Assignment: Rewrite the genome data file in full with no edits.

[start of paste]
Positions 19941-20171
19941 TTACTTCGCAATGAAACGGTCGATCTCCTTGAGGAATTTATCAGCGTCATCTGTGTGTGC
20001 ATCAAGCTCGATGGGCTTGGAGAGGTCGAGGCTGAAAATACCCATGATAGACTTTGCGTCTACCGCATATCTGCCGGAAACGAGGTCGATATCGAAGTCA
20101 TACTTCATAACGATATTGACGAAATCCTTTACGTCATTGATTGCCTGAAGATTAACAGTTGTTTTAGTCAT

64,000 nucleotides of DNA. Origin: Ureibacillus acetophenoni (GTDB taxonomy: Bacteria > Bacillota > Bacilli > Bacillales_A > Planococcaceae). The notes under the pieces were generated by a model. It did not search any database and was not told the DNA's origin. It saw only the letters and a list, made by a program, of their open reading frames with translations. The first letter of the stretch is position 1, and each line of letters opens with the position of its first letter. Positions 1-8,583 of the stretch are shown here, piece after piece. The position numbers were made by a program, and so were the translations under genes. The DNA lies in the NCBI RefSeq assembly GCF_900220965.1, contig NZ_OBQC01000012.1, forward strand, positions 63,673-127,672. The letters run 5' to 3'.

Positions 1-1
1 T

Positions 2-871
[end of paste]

Positions 19941-20171
19941 TTACTTCGCAATGAAACGGTCGATCTCCTTGAGGAATTTATCAGCGTCATCTGTGTGTGC
20001 ATCAAGCTCGATGGGCTTGGAGAGGTCGAGGCTGAAAATACCCATGATAGACTTTGCGTCTACCGCATATCTGCCGGAAACGAGGTCGATATCGAAGTCA
20101 TACTTCATAACGATATTGACGAAATCCTTTACGTCATTGATTGCCTGAAGATTAACAGTTGTTTTAGTCAT

64,000 nucleotides of DNA. Origin: Ureibacillus acetophenoni (GTDB taxonomy: Bacteria > Bacillota > Bacilli > Bacillales_A > Planococcaceae). The notes under the pieces were generated by a model. It did not search any database and was not told the DNA's origin. It saw only the letters and a list, made by a program, of their open reading frames with translations. The first letter of the stretch is position 1, and each line of letters opens with the position of its first letter. Positions 1-8,583 of the stretch are shown here, piece after piece. The position numbers were made by a program, and so were the translations under genes. The DNA lies in the NCBI RefSeq assembly GCF_900220965.1, contig NZ_OBQC01000012.1, forward strand, positions 63,673-127,672. The letters run 5' to 3'.

Positions 1-1
1 T

Positions 2-871